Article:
Confirming previous rumors, speed limits will be removed from the Nürburgring in 2016. The circuit's owners will also make multiple changes to the course to improve safety, and the most significant will be smoothing out a 1,640-foot area around Flugplatz (pictured above) to remove five bumps, "which are the result of years of high utilization and heavy use of the Nordschleife," managing director Carsten Schumacher said in an announcement.

Additional improvements to the Nordschleife will include more safety fences in several areas, including along Döttinger Höhe, a restricted zone in the Schwedenkreuz section, and more guardrails. Construction of these adjustments will begin in November and will end before the start of the 2016 racing season, usually around March. Seven of the 16 planned changes will be done in that time.

The changes still need to get the acceptance of the International Automobile Federation (FIA) by the end of the year for renewal of the circuit's approval. However, the owner's already have the backing of the German motor sport association (DMSB), auto industry, racing teams, and drivers. "The unique character of the Nordschleife will be preserved," Schumacher said.

The speed limits were prompted earlier this year when a Nissan GT-R GT3 crashed at Flugplatz, resulting in a spectator fatality. Initially limited only to racecars, the rules were later extended to manufacturer testing, too, and that put a stop to lap record attempts at the circuit.
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The Nürburgring's legendary Nordschleife is to be made even safer, and speed limits are to become a thing of the past as of 2016. At a round table on "safety on the Nordschleife", capricorn Nürburgring GmbH (CNG) presented a comprehensive set of measures to representatives of the German motor sport association DMSB, the ADAC, the automotive industry, the organisers, teams, drivers and the region, finding wide approval. In the next step, an official application for renewal of the circuit approval, which is set to expire according to schedule at the end of the year, will be submitted to the International Automobile Federation FIA via the DMSB.

A serious accident during this season's first VLN Endurance Championship Nürburgring race at the end of March, in which a spectator sustained fatal injuries, triggered discussions about safety, as well as the unusual move of introducing speed limits on a race track.

After analysis: targeted measures

"Safety on the Nordschleife during races, but also during test drives of the industry and during tourist ride sessions, is our highest priority," Carsten Schumacher, managing director of Nürburgring operator CNG said at the round table on Monday, 17 August at the Lindner Congress & Motorsport Hotel Nürburgring. "Together with all those involved, we responded to the accident by carrying out a detailed analysis of the situation and compiling targeted measures to further increase active and passive safety, and especially the safety of spectators along the Nordschleife."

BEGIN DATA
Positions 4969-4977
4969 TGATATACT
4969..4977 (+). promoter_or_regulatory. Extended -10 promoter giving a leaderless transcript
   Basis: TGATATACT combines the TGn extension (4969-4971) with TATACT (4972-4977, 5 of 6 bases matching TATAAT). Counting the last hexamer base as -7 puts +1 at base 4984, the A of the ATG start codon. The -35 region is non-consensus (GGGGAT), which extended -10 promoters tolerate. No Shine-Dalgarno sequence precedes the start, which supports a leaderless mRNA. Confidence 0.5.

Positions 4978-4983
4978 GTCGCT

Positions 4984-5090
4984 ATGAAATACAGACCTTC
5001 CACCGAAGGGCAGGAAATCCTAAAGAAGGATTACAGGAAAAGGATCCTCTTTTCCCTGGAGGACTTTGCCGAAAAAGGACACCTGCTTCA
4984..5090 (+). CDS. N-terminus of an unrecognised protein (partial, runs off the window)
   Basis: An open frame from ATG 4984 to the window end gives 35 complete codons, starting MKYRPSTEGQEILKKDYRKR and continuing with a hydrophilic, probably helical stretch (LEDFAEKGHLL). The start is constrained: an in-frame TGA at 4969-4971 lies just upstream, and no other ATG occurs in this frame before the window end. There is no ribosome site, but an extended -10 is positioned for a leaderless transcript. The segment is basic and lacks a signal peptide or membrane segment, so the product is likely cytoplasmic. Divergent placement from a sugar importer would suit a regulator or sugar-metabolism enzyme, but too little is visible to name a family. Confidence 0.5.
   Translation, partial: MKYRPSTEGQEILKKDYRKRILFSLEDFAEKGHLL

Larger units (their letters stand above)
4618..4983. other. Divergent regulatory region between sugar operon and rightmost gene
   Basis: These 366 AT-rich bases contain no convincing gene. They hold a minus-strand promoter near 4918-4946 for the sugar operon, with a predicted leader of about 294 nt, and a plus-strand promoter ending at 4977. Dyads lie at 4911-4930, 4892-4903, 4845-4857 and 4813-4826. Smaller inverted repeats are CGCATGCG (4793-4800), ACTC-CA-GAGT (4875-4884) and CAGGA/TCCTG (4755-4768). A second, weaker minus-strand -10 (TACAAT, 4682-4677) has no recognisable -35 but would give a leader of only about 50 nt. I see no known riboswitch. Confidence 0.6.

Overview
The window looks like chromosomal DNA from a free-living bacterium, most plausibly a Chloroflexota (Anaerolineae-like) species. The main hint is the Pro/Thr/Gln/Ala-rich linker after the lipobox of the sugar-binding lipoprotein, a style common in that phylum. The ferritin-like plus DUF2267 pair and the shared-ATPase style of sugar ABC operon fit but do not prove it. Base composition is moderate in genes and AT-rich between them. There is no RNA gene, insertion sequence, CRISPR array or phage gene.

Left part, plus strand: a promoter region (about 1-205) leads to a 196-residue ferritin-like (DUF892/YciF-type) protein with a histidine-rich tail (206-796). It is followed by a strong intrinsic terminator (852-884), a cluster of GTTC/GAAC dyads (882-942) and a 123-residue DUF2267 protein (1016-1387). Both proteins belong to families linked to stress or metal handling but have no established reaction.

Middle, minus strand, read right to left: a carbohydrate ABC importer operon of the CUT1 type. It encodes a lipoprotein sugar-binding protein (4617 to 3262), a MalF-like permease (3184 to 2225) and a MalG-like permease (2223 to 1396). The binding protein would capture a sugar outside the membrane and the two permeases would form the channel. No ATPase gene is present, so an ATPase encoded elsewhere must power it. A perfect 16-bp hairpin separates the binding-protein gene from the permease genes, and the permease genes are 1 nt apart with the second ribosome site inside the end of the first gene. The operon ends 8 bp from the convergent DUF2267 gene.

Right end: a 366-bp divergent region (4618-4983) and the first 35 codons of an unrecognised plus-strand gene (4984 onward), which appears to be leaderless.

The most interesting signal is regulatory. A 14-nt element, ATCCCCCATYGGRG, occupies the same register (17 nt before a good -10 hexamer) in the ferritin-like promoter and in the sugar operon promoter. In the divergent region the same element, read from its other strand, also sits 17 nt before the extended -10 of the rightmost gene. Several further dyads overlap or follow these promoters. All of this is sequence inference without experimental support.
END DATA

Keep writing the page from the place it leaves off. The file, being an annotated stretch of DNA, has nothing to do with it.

The safety of spectators in particular is the focus of the planned installation of additional safety fences in several track sections and a restricted zone in the Schwedenkreuz area. In order to increase passive safety, lines of protection are to be optimised by installing additional guardrails and FIA safety fences, for instance along the Döttinger Höhe section to better protect the adjacent federal road.

The renewal of the track surface, as a first step in the track section Flugplatz, will serve to increase active safety on the Nordschleife, which was opened in 1927. "Based on detailed measurement, we will renew the track surface in the Flugplatz section over a length of about 500 metres, smoothing out five bumps which are the result of years of high utilisation and heavy use of the Nordschleife," Carsten Schumacher explains.

Starting from November until the beginning of the 2016 season, seven of the 16 measures planned are to be implemented. "The unique character of the Nordschleife will be preserved. That's not only important for motor racing but also for the industry, which has been testing its vehicles on this unique race track for decades," says Carsten Schumacher, who also banks on additional technical measures on the part of the carmakers.

Hans-Joachim Stuck: "Effective measures"

On behalf of the 22 experts at the round table hosted by the Nürburgring, DMSB president Hans-Joachim Stuck, who was unable to attend in person, explained: "All parties want to preserve the Nordschleife and its uniqueness. However, we all know that we will have to improve safety. To this end, the Nürburgring as track operator has worked hard to devise a set of effective measures in great detail which met with broad approval at this round table." The participants also spoke in favour of successively implementing the measures in the next few years.

The Nürburgring will now submit the catalogue of measures presented to the German motor sport association DMSB in the form of an application, to be forwarded to the Circuit Commission of the International Automobile Federation FIA.

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